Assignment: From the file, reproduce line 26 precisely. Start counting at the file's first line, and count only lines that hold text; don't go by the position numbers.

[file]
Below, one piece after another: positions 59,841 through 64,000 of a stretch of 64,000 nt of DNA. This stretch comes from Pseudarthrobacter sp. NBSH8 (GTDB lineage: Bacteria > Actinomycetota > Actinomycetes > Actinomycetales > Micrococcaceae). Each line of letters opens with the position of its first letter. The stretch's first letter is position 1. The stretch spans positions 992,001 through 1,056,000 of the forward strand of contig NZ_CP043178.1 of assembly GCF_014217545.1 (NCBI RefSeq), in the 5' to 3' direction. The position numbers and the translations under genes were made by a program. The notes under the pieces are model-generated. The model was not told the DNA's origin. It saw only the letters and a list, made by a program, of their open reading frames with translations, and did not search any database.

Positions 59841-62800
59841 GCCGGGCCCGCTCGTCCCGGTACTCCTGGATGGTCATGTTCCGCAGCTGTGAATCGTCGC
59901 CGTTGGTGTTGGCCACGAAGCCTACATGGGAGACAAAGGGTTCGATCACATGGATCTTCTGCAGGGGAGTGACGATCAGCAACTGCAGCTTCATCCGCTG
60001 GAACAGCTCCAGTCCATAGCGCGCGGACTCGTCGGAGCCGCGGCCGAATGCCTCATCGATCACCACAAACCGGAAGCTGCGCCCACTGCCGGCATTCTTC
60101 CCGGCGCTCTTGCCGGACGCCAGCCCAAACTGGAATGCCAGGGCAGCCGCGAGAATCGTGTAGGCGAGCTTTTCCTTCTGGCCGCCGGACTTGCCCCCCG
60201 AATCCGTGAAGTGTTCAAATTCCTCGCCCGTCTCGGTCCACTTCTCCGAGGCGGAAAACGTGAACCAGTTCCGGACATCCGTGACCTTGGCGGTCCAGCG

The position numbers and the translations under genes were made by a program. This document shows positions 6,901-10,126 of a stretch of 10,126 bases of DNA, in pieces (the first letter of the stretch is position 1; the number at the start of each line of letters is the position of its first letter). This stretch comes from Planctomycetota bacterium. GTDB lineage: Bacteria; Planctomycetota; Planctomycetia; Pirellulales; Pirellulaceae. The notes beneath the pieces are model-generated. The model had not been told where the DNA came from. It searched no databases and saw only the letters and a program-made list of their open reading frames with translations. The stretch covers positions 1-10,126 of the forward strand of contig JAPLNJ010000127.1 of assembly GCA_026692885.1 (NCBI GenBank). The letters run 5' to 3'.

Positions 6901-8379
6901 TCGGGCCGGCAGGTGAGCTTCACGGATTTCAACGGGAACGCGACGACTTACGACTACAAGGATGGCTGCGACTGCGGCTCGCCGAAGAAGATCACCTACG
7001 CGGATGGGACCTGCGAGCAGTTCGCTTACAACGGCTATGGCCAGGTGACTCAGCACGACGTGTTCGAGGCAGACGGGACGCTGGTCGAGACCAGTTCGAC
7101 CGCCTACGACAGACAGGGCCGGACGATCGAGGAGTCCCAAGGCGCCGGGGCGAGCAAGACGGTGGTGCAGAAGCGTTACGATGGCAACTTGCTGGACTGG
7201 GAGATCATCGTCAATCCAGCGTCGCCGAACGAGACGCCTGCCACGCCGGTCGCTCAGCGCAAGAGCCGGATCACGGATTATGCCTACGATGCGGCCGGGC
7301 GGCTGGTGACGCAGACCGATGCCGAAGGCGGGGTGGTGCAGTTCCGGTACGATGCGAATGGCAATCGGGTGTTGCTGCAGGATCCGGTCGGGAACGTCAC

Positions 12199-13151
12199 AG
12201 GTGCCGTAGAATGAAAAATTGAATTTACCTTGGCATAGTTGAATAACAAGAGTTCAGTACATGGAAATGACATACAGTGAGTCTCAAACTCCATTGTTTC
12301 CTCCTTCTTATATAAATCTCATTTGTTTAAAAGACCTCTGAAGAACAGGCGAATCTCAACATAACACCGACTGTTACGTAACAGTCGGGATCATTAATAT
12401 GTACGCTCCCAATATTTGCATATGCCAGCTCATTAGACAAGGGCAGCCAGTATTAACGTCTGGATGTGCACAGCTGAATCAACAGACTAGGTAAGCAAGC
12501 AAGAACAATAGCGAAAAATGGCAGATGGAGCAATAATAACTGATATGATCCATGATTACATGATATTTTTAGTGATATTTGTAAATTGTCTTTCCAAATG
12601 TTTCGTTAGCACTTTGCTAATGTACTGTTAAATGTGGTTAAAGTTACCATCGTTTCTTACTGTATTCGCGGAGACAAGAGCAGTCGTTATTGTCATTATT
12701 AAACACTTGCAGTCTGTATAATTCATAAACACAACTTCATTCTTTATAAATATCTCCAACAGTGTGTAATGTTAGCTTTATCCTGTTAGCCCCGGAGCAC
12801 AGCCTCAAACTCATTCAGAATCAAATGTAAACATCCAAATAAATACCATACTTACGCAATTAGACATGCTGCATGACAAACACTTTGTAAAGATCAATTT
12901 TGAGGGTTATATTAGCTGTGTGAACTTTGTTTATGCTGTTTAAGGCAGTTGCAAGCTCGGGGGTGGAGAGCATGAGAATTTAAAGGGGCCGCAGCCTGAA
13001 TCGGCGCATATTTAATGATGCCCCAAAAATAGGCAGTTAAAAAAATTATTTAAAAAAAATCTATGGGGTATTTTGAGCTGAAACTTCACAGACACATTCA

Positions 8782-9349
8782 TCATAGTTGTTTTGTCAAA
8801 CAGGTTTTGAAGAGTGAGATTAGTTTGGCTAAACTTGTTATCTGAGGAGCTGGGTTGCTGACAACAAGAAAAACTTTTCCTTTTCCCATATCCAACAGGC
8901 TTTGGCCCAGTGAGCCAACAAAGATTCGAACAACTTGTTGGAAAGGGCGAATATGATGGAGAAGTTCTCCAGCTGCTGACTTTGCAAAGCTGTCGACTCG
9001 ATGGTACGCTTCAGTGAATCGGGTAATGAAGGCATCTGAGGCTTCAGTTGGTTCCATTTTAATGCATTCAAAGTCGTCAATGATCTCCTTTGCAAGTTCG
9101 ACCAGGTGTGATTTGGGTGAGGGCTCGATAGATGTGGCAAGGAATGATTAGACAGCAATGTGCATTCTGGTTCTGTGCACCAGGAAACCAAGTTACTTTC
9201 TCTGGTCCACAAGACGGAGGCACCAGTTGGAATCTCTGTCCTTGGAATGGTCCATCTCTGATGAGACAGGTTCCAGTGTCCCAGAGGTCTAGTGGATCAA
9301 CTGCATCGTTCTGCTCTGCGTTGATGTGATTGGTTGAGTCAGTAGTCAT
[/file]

Positions 8782-9349